Forgiveness (receiving or giving) is powerful. Psychiatrist Karl Menninger, recognizing that, said that if he could convince his patients that their sins were forgiven, 75 per cent of them could be discharged the following day!
God’s forgiveness is a spiritually powerful gift. However, there are many personal and practical benefits, as well.
Granting forgiveness to others, the kind that God offers, brings joy to our hearts and renews/restores our fellowship with God.
Practising forgiveness sometimes provides valuable insights about ourselves. (The person we feel the need to forgive might be mirroring our own unattractive and oft-denied behavioural traits).
Forgiveness is also a primary path to enjoying the “peace of God, which passes all understanding.” (Philippians 4:7)
Finally, forgiveness allows one to move into a hopeful future. Our futures are formed through the thoughts, feelings and realities that we’re experiencing in the present. An unforgiving present guarantees a bleak future.
In “Will Daylight Come,” Richard Hoefler includes a potent anecdote about receiving forgiveness. Young Johnny was visiting his grandparents and they gave him his first slingshot. He went into the woods to learn how to use it, but discovered that he was a terrible shot. Returning to the yard, he noticed his grandparents’ pet duck. Impulsively, he aimed, shot and the duck dropped dead!
He wanted to admit his crime and seek forgiveness, but he panicked and hid the dead duck in the woodpile. Just as he finished the covert operation he saw his sister Sally watching him … she’d seen the whole thing. She said nothing; she simply stood with her hands on her hips and smiled, and then walked away.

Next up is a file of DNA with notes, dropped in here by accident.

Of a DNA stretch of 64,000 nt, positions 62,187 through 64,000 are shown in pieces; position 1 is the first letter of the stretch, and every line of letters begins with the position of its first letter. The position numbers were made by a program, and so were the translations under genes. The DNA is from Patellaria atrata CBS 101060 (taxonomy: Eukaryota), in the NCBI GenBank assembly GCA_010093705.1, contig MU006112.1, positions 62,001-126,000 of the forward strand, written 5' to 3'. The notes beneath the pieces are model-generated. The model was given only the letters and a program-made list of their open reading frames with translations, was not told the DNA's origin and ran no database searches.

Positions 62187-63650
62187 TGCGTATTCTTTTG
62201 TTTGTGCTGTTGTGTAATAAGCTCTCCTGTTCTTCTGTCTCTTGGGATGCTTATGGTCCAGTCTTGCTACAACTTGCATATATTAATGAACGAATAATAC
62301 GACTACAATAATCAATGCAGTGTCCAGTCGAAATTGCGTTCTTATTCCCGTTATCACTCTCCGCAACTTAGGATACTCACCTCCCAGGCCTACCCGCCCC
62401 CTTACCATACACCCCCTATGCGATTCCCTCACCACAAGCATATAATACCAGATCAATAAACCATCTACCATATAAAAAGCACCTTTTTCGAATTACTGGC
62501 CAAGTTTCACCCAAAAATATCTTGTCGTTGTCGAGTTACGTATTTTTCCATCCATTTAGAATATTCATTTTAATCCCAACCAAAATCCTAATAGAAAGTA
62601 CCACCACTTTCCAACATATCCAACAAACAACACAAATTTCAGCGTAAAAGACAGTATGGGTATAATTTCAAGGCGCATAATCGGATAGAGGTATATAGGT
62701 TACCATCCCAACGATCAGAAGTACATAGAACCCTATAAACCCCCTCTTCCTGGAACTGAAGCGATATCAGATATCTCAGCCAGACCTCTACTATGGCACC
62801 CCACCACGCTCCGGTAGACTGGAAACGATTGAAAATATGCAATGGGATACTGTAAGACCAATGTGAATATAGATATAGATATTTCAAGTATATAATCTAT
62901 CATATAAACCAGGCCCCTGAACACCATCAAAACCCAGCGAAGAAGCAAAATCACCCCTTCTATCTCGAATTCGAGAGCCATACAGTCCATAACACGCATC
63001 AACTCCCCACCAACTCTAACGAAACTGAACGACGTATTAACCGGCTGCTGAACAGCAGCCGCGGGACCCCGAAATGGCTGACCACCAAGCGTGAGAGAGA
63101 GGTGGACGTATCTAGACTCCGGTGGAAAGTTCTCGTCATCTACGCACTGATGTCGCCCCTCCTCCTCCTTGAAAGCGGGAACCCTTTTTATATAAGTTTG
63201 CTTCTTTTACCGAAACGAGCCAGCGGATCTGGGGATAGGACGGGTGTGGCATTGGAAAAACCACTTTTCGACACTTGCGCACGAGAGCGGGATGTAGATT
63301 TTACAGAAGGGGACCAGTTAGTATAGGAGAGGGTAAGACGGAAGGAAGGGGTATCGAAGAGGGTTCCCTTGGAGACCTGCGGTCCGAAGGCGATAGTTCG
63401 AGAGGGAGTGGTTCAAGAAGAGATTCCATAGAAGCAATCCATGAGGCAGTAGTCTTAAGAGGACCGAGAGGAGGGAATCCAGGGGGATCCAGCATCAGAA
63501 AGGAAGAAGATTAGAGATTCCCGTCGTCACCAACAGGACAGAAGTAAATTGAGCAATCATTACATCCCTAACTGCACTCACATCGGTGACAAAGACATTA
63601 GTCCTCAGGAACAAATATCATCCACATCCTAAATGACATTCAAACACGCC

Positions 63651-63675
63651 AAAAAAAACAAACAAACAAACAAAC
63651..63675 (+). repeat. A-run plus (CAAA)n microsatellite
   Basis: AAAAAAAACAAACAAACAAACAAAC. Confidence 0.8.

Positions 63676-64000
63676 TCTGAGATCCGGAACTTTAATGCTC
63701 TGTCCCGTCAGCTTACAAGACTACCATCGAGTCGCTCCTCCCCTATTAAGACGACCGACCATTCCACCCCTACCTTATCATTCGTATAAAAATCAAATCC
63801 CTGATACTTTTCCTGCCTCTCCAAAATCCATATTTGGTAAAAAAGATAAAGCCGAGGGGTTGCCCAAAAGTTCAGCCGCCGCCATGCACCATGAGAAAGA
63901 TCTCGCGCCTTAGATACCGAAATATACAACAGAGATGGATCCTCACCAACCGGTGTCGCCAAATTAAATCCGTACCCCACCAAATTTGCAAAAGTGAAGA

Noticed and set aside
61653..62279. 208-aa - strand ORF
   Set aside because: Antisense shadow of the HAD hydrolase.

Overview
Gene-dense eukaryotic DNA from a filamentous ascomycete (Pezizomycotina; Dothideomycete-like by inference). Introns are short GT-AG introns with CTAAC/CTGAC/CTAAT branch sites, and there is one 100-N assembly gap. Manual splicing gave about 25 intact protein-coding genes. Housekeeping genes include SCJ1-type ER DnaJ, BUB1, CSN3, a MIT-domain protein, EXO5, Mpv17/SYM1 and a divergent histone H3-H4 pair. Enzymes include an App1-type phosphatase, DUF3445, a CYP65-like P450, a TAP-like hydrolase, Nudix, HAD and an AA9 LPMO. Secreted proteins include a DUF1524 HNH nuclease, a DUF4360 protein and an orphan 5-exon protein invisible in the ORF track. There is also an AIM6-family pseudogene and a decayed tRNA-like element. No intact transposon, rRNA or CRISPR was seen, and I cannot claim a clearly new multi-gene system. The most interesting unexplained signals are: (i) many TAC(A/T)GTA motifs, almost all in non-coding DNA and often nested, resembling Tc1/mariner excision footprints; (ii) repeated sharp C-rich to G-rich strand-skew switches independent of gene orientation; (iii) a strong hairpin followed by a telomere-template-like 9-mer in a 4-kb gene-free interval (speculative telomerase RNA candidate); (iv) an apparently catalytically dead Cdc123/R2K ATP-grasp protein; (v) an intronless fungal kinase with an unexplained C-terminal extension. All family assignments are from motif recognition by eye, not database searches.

After lunch, Grandma asked Sally to help her with the dishes, but Sally said, “Johnny told me he wanted to do dishes.” And with her hands on her hips, she looked at him and smiled … Johnny did the dishes.
Later, Grandpa asked the children to go fishing. Grandma said, “Sally can’t. I need her to help make supper.” Sally put her hands on her hips, smiled at Johnny and said, “Grandma, Johnny wants to help with supper.”
Johnny helped in the kitchen and Sally went fishing with Grandpa.
Several days went by, with Johnny doing all of Sally’s chores and his, as well. Finally, he couldn’t stand it and he confessed to his grandparents that he’d killed their duck and asked for their forgiveness.
“We know, Johnny,” they said, hugging him. “We were standing at the window and saw the whole thing. We forgave you immediately, but we wondered how long you would continue being a slave by not receiving our forgiveness.”
“Be kind one to another, tender-hearted, forgiving one another, even as God for Christ’s sake has forgiven you.” (Ephesians 4:32)
Pastor Ross Helgeton is the senior pastor of Erskine Evangelical Free Church.
— Faith & Reflection